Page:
Bishop Sarah Mullally, the most senior female bishop in the Church of England, and a former Chief Nursing Officer for England, will lead the service, with the Gospel reading from St John read by the Chief Nursing Officer Ruth May.
In her sermon, Bishop Sarah will speak of the cost that has been paid by nurses and midwives on the frontline of tackling coronavirus and the need to support them now and in the long term. She will say that the nation is ‘enormously grateful’ for their work.
“This year is the International Year of the Nurse and Midwife. It would have been filled with events to celebrate their contribution to health and society,” she will say.
“Instead, Covid-19 means that this year is filled with acts of compassion done by nurses and midwives, for which we are enormously grateful.”
Bishop Sarah will add that Florence Nightingale, who was in the front line in the battle to save lives and control infection during the Crimean War, knew of the long-term cost of her experiences - and that the ‘hardest of challenges’ could only be overcome with the support of others.
“If we are going to really celebrate nurses and midwives this year, we need to support them through the cost that they have paid, and to continue to support them when all this is over,” Bishop Sarah will say.
Earlier in the service Bishop Sarah will speak about her ‘two careers’ – as a nurse and a priest – and how they come from one vocation – to follow Jesus Christ.
“People often ask me what it is like to have had two careers, one as a nurse and one as a priest,” she will say.
“I will often respond saying that I have had one vocation, to follow Jesus Christ and to make his love and compassion known. I have sought to live my life in the service of others, like so many others do.”
Ruth May, Chief Nursing Officer for England, said: “The NHS is a diverse, international family and I believe part of our core strength to deal with the challenges we face comes from across all beliefs and faiths. COVID-19 has had an enormous impact on nurses, midwives and all our health and care staff – they have put in extra hours to provide expert care for many thousands of patients and their families, for which I pay heartfelt thanks.”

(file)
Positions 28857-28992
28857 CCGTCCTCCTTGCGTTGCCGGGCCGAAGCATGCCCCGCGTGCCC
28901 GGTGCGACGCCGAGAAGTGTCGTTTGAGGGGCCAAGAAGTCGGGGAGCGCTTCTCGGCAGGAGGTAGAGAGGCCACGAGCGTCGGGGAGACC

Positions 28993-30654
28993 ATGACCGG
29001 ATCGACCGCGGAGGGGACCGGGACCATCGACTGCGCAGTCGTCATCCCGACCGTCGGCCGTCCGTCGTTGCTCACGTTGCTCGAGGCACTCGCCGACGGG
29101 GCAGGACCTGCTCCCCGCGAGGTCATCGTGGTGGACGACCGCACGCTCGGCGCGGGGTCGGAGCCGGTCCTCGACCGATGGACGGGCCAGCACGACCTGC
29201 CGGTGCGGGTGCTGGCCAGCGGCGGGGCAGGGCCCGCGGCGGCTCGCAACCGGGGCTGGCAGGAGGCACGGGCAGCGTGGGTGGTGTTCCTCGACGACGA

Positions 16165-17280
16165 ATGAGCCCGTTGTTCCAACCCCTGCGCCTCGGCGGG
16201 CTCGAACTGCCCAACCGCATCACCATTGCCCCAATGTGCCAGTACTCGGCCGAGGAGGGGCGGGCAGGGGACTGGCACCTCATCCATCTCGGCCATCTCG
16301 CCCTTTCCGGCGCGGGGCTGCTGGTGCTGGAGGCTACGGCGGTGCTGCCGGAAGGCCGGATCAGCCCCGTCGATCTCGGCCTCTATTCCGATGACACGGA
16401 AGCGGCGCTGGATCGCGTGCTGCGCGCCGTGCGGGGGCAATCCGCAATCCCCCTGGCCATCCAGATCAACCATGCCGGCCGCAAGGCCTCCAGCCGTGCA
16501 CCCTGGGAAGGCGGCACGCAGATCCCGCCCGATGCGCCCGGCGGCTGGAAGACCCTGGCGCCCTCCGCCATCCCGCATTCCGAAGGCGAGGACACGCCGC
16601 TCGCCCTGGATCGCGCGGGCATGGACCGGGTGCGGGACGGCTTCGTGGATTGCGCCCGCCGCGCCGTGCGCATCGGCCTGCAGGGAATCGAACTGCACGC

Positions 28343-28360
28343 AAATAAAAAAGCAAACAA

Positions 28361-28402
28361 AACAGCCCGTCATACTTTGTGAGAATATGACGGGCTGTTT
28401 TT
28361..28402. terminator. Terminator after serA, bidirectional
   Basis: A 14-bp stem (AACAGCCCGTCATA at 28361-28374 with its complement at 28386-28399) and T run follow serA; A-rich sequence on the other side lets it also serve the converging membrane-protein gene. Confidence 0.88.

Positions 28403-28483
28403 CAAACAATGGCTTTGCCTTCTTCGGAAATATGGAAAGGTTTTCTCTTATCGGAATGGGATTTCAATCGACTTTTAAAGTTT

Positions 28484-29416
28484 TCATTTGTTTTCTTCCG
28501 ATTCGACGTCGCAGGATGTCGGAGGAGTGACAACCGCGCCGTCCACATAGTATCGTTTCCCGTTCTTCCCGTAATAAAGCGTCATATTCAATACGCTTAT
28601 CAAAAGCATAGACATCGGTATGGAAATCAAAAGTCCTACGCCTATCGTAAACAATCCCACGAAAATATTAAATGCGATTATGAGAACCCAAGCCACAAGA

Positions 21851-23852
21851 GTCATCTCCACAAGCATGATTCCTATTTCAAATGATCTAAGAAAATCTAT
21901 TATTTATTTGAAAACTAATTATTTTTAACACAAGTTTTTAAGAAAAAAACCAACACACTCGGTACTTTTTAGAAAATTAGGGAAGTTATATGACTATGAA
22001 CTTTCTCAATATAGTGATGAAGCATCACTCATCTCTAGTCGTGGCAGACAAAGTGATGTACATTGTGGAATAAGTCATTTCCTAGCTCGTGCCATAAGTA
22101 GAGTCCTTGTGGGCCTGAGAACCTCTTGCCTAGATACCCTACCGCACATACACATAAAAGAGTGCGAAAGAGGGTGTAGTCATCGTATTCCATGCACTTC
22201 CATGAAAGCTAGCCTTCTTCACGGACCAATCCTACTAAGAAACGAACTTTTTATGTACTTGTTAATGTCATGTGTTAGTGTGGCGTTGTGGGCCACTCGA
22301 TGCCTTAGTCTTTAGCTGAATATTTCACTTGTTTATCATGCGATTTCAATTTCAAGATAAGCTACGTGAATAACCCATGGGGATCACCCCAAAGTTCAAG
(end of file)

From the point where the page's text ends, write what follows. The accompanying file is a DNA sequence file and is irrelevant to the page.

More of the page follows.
The service will feature contributions from nurses who will speak of their experience of working throughout the coronavirus pandemic.
Community palliative care specialist Rachel Mead and Felicia Kwaku, Associate Director of Nursing and Head of Nursing Planned Medicine at King’s College Hospital NHS Foundation Trust in London, will speak of how their Christian faith has helped them during the pandemic.
Ms Kwaku, a nurse for more than 30 years, will speak of the ‘honour and privilege’ of caring for patients and working alongside ‘amazing’ staff. She will add that the loss of her beloved uncle three weeks ago to coronavirus has deepened her personal reflection on the impact of the pandemic.
“This biggest challenge has been seeing the pain and suffering during this pandemic,” she will say.
“I have seen suffering for both patients, their loved ones and staff.
“On some occasions, the staff have also had to cope with the loss of their own loved ones or people they know
“I experience God’s presence by starting the day with thanksgiving to God but also I pray for patients and staff all across the world.
“I see every day as a blessing and my faith as a Christian has enabled me to cope with this unprecedented time.”
Ms Mead, from Weybridge, Surrey, with 33 years of experience as a nurse, will speak of how the prayers of friends and of her church, St Peter’s in Chertsey, Surrey, have been ‘vital’ in recent weeks, in giving her peace and strength to cope with the challenges of the pandemic.
“The prayers of faithful friends and my church community have been vital in recent weeks, giving me peace and strength in challenging times,” she will say.
Intercession prayers will be read by Gladys Ekpo-Daniels, a former nurse and midwife and treasurer of the Lewisham NHS Retirement Fellowship with a reading from Jasmin Archibald, a retired nurse and midwife, from London.
The service, for the Fifth Sunday of Easter, will be interpreted into British Sign Language with subtitles. The hymns have been contributed by singers from St Martin-in-the Fields Church in London. All contributions were recorded separately in accordance with the rules on physical distancing
Notes to editors
- Explore the full range of online resources available for Christians and people exploring faith to use.
- The Church of England, working with St Martin-in-the-Fields and the Royal School of Church Music, is providing a resource of rights-free music for Church of England churches to use on streamed services, via the A Church Near You resource hub; providing they have a CCLI streaming licence In the first week the music has been downloaded more than 4,000 times. Read the press release for more details.
- Everyday Faith is part of the work of the Setting God’s People Free initiative, which aims at enabling the 98% of the church who don’t have formal ministry roles to better identify how they can 'find and follow God' in in everyday life. This work includes a number of initiatives nationally and in dioceses. For further details see https://www.churchofengland.org/SGPF